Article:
I debated writing about this at all.  But see, I have this problem. I’m a writer. And when something wants to be written about, it will NOT. SHUT. UP.  Seriously. It won’t leave me alone. I can’t do anything else until I vomit this mess out onto a page. So here I am. And here’s my vomit.

Enjoy. :/

So, why was I digging through that old trunk anyway? Oh, I don’t know. Maybe I was lonely. Maybe I was bored. Maybe it was because my daughter’s getting ready to head off to college. Maybe it was because I was getting ready to turn 40 (yep, I turned the big 4-0 on August 2 — yay).  Maybe I was stuck on this precipice between my past and my future and, in an unwillingness to move forward, I decided I wanted to move backward instead? (Dude, that’s deep.)

Heck, I don’t know. I don’t know why I decided to take a headfirst dive into the past but, alas, I did. And I found this scrapbook. It was a scrapbook I made as a gift for an old boyfriend. (As you can see, the relationship must not have worked out because I’m the one that ended up stuck with the ‘gift.’ But anyway…)

Okay, let me describe this thing to you. Yes, it was a scrapbook but it wasn’t what you’d expect. It wasn’t filled with photos and ticket stubs and dinner receipts or whatever it is that you scrapbook people do. It was actually just a scrapbook full of emails.  Yep.  Just…words. This boyfriend and I were actually only a couple for about three months total. (He’s still a very good friend of mine, believe it or not – life is weird…) But, the way we started out was almost what you’d call “pen pals.” This was before texting became such a big thing so emails were the latest non-phone-call means of communication of the time. We sent each other these long, flowery (and sometimes hilarious) emails over the span of about a year before we ever even dated. Then, once we started dating, I decided to put all of those piles of words into a book and give it to him as a gift for Valentine’s Day.

Long story short, he loved it.

But.

We broke up shortly thereafter. (Switching from friends to a relationship had been a HUGE mistake at the time.) He gave the book back to me. I hid it from myself. Years passed. We got over it. Became friends again. Life is fine. I found the book.

There.

You caught up?

So, since all is well, the book shouldn’t have bothered me. It should have just been some fun old memories to chuckle over and then toss back in the trunk. That is fully what I expected.

But it didn’t quite work out that way.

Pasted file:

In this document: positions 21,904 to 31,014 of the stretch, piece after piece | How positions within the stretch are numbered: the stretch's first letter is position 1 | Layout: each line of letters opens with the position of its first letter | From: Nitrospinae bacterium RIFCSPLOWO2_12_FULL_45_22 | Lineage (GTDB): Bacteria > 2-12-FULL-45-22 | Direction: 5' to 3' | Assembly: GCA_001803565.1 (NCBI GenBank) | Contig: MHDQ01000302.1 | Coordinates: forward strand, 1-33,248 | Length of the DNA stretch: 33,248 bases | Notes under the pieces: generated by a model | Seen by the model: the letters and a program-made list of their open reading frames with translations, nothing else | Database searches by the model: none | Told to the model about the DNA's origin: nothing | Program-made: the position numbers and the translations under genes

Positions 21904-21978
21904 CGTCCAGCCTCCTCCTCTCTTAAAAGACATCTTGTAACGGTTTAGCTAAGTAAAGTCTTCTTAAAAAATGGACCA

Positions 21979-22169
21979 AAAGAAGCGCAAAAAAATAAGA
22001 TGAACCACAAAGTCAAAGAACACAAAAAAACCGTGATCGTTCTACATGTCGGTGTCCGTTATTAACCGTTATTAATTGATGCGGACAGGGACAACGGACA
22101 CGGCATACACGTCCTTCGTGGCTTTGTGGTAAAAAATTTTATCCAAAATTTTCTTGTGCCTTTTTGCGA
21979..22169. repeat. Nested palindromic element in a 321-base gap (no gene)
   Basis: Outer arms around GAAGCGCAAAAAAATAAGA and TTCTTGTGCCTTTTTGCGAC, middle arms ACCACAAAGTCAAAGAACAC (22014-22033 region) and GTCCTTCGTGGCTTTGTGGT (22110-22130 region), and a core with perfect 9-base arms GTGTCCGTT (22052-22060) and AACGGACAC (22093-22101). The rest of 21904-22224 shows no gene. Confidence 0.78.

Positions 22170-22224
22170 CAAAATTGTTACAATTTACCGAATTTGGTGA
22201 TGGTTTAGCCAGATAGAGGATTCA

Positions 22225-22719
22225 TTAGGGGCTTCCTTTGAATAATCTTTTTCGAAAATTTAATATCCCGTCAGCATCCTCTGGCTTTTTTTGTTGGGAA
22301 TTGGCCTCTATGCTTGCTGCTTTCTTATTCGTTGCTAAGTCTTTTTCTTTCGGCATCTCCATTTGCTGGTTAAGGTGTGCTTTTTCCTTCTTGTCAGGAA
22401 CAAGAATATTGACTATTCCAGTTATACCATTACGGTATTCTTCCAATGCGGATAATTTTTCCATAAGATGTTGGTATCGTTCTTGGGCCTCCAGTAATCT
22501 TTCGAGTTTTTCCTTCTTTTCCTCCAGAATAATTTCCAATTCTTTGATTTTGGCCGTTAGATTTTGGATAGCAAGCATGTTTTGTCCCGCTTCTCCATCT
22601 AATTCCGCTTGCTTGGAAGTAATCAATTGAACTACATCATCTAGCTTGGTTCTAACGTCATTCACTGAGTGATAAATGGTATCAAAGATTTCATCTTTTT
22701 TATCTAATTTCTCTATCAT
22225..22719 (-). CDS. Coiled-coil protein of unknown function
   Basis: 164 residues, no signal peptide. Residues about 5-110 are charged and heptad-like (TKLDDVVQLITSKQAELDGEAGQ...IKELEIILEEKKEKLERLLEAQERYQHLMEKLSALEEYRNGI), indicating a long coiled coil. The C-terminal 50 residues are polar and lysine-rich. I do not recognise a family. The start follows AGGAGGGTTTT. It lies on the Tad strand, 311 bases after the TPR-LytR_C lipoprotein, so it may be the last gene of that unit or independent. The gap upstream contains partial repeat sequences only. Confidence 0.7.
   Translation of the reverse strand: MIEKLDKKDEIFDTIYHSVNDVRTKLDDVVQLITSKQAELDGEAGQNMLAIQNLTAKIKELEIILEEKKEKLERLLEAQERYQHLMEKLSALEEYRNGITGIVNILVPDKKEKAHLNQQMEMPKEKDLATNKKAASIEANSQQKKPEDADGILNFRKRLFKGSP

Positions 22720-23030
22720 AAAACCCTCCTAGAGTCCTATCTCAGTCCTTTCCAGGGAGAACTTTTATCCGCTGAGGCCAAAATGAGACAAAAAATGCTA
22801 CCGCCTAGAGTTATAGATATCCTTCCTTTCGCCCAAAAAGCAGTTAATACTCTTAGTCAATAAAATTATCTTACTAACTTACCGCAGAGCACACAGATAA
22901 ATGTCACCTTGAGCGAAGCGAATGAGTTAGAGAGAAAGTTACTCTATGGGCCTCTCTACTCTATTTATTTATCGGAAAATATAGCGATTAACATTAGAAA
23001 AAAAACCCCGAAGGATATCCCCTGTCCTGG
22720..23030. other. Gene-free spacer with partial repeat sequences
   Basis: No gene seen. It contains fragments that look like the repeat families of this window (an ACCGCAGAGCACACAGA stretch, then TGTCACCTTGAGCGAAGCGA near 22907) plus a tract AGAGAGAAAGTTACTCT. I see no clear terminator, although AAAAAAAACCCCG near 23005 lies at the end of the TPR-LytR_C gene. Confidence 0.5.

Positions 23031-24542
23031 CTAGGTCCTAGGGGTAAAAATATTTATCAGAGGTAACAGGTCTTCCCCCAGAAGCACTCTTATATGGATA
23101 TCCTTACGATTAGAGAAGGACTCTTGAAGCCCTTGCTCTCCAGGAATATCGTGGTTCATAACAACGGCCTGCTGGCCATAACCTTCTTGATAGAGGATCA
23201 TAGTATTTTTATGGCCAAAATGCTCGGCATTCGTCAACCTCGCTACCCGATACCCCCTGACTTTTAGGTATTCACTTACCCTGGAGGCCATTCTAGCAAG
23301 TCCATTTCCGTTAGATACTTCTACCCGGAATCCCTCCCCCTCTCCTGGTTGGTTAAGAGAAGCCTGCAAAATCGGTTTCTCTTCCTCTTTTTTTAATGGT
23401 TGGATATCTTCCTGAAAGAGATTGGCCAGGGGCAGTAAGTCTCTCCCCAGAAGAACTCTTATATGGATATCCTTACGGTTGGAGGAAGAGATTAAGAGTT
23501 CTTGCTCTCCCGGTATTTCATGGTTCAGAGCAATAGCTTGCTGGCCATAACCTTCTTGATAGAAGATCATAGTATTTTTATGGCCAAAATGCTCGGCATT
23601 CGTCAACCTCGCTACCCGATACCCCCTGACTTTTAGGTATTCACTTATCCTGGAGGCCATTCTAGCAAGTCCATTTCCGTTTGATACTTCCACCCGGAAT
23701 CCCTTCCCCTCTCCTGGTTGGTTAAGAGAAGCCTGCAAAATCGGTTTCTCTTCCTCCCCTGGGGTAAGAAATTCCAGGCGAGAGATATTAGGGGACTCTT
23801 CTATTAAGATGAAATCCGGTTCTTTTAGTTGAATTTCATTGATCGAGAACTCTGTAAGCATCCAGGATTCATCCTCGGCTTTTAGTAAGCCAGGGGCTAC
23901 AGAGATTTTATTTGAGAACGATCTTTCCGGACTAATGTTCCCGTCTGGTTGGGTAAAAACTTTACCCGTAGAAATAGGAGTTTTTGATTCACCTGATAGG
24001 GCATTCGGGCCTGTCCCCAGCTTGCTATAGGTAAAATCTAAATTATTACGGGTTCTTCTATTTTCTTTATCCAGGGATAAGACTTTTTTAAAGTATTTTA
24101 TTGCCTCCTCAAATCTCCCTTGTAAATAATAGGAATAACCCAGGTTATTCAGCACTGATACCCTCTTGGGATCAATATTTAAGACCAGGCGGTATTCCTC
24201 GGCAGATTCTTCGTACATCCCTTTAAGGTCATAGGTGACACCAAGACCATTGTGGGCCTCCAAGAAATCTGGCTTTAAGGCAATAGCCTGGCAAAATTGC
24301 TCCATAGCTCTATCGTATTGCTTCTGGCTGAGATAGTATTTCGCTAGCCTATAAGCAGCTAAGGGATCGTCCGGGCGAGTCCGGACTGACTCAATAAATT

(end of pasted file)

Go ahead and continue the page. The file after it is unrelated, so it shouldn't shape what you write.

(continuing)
I started reading that book and…no exaggeration here, people…I started SOBBING. Seriously. And I didn’t even know why. I mean, this guy isn’t some lost love from the past. He’s my friend. He’s still in my life. In fact, we still talk about things almost as much as we did back then. What the heck was wrong with me? Why did the past tug at me so hard? Obviously I wasn’t missing him. He’s right here.

So, what was I missing?

Oh yeah.

Me.

Yep. It was me. That girl that was writing those long, heartfelt emails is definitely not the girl who is sitting here writing this blog. What happened to her?  My gosh, that girl felt things. She had so much to say. She gushed about movies and books and her kids and…love. Yep. Love. This cynical old 40-year-old used to believe in that crap.

Okay, yes, I’m married now. I must have believed in love again at some point. But y’all, it’s not the same. This 40-year-old’s form of love is much different than that 30-year-old’s form of love in that scrapbook. I mean, that 30-year-old made a scrapbook. That’s enough evidence in itself.  Who has the time or energy for that mess?

But seriously, what has changed?

I mean, I was still a working mom back then. Kids. A house to take care of. And alone at that. Can I really blame a lack of time for my change? No. I can’t. Honestly, I don’t know what to blame.

All I know is that I miss her. I miss the girl who trusted people. That girl had been through a few heartbreaks of course, but they didn’t damage her. Made her a wee bit more cautious maybe, but she was still willing to see what was out there. This 40-year-old version of that girl just isn’t like that anymore.

I guess the older you get, the worse the sting.

I don’t bounce back so quickly anymore. Each hurt – each blow – hangs on just a little longer. There’s no longer a need to put together a scrapbook of memories because I don’t really want to remember. And who cares anyway? My family fights me within an inch of their lives when I just want to take pictures for Heaven’s sake. No one cares about maintaining and saving these memories except for me. And frankly, I’m kind of tired of that.

My missives have turned into grocery lists.

I don’t really know what the point of this blog is. Like I said before, sometimes something is in a writer’s head and just has to come out. I guess it’s not always going to make sense.

All I know is that I found a piece of myself hidden away in a trunk and I had forgotten that that version of me even existed. And I wish she’d come back. I kind of liked that girl.

 

***

“Is it really him or the loss of my innocence I’ve been missing so much?”
– from the song Strawberry Wine by Deanna Carter